The king and crown prince have been at odds over whether to ease relations with the Jewish state; deal with U.A.E. stunned the 84-year-old monarch
By Stephen Kalin
An argument is raging behind palace doors in Saudi Arabia: Now that the United Arab Emirates and Bahrain have forged ties with Israel, should the kingdom follow suit?
Saudi Arabia’s monarch, King Salman bin Abdulaziz, has been at odds with his son, Crown Prince Mohammed bin Salman, over embracing the Jewish state. The king is a longtime supporter of the Arab boycott of Israel and the Palestinians’ demand for an independent state. The prince wants to move past what he sees as an intractable conflict to join with Israel in business and align against Iran.
When President Trump announced on Aug. 13 that Israel and the U.A.E. were normalizing diplomatic ties, the deal stunned the 84-year-old king, who had just begun his summer holiday, according to people familiar with the matter, including Saudi advisers. His son wasn’t so surprised.
Prince Mohammed feared his father might block a deal that didn’t do enough to advance the cause of Palestinian statehood, those people said. If the king of Saudi Arabia, the biggest economy in the Middle East and the guardian of Islam’s holiest sites, didn’t support it, the neighboring Emiratis would be hard-pressed to move ahead. Prince Mohammed didn’t tell his father about the planned accord, which didn’t mention Palestinian statehood. Israel agreed only to suspend plans to annex parts of Israeli-occupied territory in the West Bank in return for diplomatic recognition from the U.A.E.
A furious King Salman later ordered his foreign minister to restate the kingdom’s commitment to the establishment of a Palestinian state, without mentioning the normalization deal. A royal family member close to him wrote an op-ed in a Saudi-owned newspaper reiterating that position and implying the Emiratis should have pressed the Israelis for more concessions.
“If any Arab state will follow the United Arab Emirates,” wrote Prince Turki al-Faisal, the former Saudi ambassador to the U.S., “it should demand in return a price, and it should be a high price.” The Saudi media ministry didn’t respond to a request to comment for this article.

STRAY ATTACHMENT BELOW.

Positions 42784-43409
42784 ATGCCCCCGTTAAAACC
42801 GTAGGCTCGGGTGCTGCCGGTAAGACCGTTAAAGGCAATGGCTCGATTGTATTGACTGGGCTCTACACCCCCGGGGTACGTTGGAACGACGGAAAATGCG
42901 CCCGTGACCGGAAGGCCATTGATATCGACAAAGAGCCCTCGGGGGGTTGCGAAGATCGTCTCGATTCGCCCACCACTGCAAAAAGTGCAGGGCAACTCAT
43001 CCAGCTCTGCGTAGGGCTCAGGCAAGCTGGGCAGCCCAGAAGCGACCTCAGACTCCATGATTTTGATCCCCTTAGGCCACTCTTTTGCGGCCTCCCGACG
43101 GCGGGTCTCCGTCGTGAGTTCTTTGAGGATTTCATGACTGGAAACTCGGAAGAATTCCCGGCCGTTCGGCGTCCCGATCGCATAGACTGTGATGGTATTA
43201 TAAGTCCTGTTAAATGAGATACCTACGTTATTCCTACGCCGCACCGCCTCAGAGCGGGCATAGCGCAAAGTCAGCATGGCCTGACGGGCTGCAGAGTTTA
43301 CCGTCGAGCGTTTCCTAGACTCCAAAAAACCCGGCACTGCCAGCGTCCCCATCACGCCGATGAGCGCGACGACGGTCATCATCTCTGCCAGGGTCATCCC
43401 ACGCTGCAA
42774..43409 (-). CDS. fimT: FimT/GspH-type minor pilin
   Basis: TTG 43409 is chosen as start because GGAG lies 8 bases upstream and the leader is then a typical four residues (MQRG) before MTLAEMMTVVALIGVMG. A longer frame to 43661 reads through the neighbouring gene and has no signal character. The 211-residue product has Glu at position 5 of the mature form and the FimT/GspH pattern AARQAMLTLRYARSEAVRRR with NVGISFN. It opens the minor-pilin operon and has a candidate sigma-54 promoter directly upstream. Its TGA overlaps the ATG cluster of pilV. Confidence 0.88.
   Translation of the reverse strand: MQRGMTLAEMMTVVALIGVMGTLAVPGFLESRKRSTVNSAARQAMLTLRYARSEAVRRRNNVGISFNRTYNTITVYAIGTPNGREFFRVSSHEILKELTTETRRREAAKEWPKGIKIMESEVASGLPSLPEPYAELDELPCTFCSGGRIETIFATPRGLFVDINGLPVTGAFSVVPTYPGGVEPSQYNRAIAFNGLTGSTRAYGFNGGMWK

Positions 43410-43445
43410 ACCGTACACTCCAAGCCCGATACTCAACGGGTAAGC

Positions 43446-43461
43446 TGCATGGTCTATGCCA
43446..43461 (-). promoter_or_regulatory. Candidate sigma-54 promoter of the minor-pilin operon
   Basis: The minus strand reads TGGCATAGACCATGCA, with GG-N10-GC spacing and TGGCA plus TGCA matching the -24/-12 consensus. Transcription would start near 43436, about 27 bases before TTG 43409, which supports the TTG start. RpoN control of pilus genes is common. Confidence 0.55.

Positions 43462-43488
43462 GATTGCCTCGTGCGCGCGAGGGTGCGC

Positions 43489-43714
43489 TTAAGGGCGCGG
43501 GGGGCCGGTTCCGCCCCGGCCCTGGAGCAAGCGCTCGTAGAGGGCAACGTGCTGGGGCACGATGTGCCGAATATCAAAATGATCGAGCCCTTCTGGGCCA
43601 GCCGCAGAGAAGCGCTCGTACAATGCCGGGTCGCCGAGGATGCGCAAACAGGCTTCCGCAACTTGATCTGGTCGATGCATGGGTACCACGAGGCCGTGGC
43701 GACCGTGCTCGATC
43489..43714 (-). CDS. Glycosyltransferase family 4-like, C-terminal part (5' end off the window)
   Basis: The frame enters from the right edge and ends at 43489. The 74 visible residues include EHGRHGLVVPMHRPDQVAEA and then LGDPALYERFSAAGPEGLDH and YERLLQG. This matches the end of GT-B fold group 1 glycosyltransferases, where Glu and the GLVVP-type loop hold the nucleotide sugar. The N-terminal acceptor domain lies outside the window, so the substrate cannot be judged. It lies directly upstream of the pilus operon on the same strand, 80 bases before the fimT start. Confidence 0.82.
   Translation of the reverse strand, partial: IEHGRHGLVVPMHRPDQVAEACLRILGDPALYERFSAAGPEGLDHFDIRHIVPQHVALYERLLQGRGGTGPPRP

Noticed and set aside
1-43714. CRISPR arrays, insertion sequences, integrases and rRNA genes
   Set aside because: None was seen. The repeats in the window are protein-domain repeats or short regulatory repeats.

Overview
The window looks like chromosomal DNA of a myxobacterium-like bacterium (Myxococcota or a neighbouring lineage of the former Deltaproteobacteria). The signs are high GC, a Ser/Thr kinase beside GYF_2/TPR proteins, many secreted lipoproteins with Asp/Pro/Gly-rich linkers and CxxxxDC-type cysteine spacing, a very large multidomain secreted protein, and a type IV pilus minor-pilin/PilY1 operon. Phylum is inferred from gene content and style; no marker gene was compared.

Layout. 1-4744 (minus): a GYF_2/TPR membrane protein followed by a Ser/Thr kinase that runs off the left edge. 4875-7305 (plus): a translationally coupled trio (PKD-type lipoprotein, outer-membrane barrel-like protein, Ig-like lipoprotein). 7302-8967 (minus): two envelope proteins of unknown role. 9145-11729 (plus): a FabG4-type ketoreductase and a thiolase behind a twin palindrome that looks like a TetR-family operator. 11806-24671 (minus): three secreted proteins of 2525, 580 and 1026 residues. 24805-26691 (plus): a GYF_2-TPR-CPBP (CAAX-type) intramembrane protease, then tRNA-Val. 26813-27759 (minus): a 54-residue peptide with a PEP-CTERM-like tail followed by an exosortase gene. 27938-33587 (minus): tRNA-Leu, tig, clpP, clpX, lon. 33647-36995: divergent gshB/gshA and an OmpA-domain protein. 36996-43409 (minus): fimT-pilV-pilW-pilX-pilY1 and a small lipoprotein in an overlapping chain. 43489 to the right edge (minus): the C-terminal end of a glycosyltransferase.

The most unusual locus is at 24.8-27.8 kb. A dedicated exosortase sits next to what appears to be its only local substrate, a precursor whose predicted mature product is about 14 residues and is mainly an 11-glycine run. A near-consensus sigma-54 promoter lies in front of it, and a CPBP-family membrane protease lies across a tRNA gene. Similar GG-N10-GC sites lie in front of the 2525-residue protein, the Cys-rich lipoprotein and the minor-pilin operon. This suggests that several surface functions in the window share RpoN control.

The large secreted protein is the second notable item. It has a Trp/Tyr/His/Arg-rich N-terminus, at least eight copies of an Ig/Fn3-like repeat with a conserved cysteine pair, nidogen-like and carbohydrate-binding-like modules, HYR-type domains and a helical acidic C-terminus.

Normalizing relations between Saudi Arabia and Israel before any deal for Palestinian statehood would be a seismic shift in the Middle East, upending a decades-old pan-Arab position. Tensions atop the Saudi ruling family suggest the kingdom’s position on the tumultuous region’s central conflict could change sooner than expected, but that such a shift would entail more turbulence.
The Trump administration has pressed to bring together Saudi Arabia and Israel, its top regional allies and Iran’s main rivals. Such an arrangement would allow for greater intelligence sharing and ease Israel’s isolation as Washington reduces its military presence in parts of the Middle East.
“Israel has to wait it out,” said Yoel Guzansky, a former director of Iran and Gulf desk on Israel’s national security council. “It’s more a matter of when and not if. When and at what price, and the price [demanded by the Saudis] is being negotiated with the White House, not with Israel.”
Time is on Israel’s side. Saudi Arabia’s overwhelmingly young population feels less connected to the plight of the Palestinians than their parents and grandparents did, said David Rundell, a retired senior U.S. diplomat who worked in Saudi Arabia. Those “who grew up with two Arab-Israeli wars and the Palestinian cause beat into them since they were children are angry,” he said. “They feel the Emiratis have betrayed the Palestinians. Most Saudis under 30 don’t really care.”
Saudi Arabia and Israel have maintained discreet but frequent informal contacts on security issues, mostly related to Iran, for around 30 years. In recent years, Saudi Arabia has had to walk a fine line to pursue its twin goals of maintaining its alliance with the U.S., especially in confronting Iran, and continuing its longstanding support for Palestinians. That sometimes has led Saudi officials to voice one position in private and another in public, or even to take divergent public positions.